Elizabeth (film)


Elizabeth (film)

Infobox Film
name = Elizabeth



caption = Original Film Poster
director = Shekhar Kapur
producer = Tim Bevan, Eric Fellner, Alison Owen
writer = Michael Hirst
starring = Cate Blanchett
Geoffrey Rush
Christopher Eccleston
Joseph Fiennes
Richard Attenborough
Kathy Burke
Daniel Craig
Vincent Cassel
John Gielgud
music = David Hirschfelder
cinematography = Remi Adefarasin
editing = Jill Bilcock
distributor = Polygram
Gramercy Pictures
released = 6 November, 1998
runtime = 124 min.
country = flagicon|UK
rating: = MPAA: Rated R for violence and sexuality.
language = English
French
Latin
location
budget = $25,000,000 (estimated)
gross = $82,150,642 (worldwide)
preceded_by =
followed_by = "" (2007)
website =
amg_id = 1:173470
imdb_id = 0127536

"Elizabeth" is a 1998 film loosely based on the early reign of Queen Elizabeth I of England. The film was written by Michael Hirst and directed by Shekhar Kapur. It stars Cate Blanchett, Geoffrey Rush, Joseph Fiennes, Christopher Eccleston, and Richard Attenborough. It was the final film of acclaimed British actor Sir John Gielgud. It also stars a 12-year-old Lily Allen as a lady in waiting, Manchester United legend Eric Cantona as the French ambassador, future Doctor Who Christopher Eccleston as the Duke of Norfolk, and Daniel Craig, who would later portray James Bond, as a member of the Vatican who is heavily involved in the film's central plot.

A sequel, "" was released by Universal Studios on October 12, 2007.

ynopsis

In 1558, the Roman Catholic Mary I of England dies of a cancerous tumor in her uterus, leaving her Protestant half sister Elizabeth as Queen. Elizabeth had previously been jailed for a supposed conspiracy to murder Mary, but has now been freed for her coronation. The film shows Elizabeth being courted by suitors (including Henri, Duc d'Anjou, the future King Henry III of France, whom she rejects) and urged by William Cecil, 1st Baron Burghley to marry, which, as he states, would secure her throne. Instead, she has a secret affair with her childhood sweetheart, Robert Dudley, Earl of Leicester. The affair is, however, no secret from Cecil - who makes clear that a Monarch has no private life (having an affair with a queen confers considerable power on the lover - all the more as it might result in pregnancy).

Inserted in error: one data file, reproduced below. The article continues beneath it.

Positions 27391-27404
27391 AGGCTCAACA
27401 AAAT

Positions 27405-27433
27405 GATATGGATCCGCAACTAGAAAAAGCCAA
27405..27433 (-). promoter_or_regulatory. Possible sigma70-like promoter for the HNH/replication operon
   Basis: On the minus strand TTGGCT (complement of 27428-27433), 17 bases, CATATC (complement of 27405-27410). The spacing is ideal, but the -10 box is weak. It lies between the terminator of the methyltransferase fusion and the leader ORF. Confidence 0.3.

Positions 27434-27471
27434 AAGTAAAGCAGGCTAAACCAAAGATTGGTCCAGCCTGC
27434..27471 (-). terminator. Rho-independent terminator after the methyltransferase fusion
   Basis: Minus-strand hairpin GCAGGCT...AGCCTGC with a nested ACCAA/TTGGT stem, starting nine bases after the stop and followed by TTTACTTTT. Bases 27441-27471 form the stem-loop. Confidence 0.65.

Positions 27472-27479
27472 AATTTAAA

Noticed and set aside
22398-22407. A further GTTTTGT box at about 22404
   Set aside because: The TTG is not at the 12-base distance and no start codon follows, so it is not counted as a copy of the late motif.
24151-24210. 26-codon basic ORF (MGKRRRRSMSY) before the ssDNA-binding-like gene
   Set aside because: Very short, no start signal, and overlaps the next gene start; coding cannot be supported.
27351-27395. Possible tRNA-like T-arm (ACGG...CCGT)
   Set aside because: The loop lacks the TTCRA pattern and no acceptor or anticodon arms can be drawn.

Elizabeth deals with various threats to her reign, including The Duke of Norfolk, a Catholic in her court who conspires to have her murdered, and the effective ruler of Scotland, Mary of Guise, who allies with France to attack England's forces. At the end of the film, Norfolk is executed for his conspiracy and Mary is assassinated by Elizabeth's advisor, Francis Walsingham.

Elizabeth permanently banishes Dudley from her private presence when she finds out that he is married; as depicted in the sequel, Elizabeth then gives up ever having sex again, feeling that such relations could give a man too much power over her. Moreover, cutting off her relations with Dudley is part of the process by which she becomes increasingly tough and assertive - in one scene she carefully prepares and rehearses the speech she would deliver to a recalcitrant Parliament and force through her religious reforms.

She also becomes capable of occasional ruthless behaviour - as in unflinchingly ordering the execution of people which she considers dangerous to her rule, as well taking up as her right-hand man the Machiavellian Walshingham, who thinks nothing of torturing people or killing with his own hands.

All this is a considerable change from the warm-hearted, rather romantic girl which Elizabeth was in the early parts of the film; remaining such would have been incompatible with being a Queen who actually ruled and dominated the men around her, and her transformation is a major theme of the film.

The film ends with Elizabeth assuming the persona of 'The Virgin Queen', and initiating England's Golden Age.

Dramatic license

The film takes many liberties with history. Among them:
*The real Robert Dudley did not betray Elizabeth, and remained a loyal subject until his death.